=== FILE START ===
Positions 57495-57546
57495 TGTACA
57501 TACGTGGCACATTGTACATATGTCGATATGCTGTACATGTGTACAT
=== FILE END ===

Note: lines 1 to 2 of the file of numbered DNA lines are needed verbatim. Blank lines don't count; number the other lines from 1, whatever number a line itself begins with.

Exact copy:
Positions 57495-57546
57495 TGTACA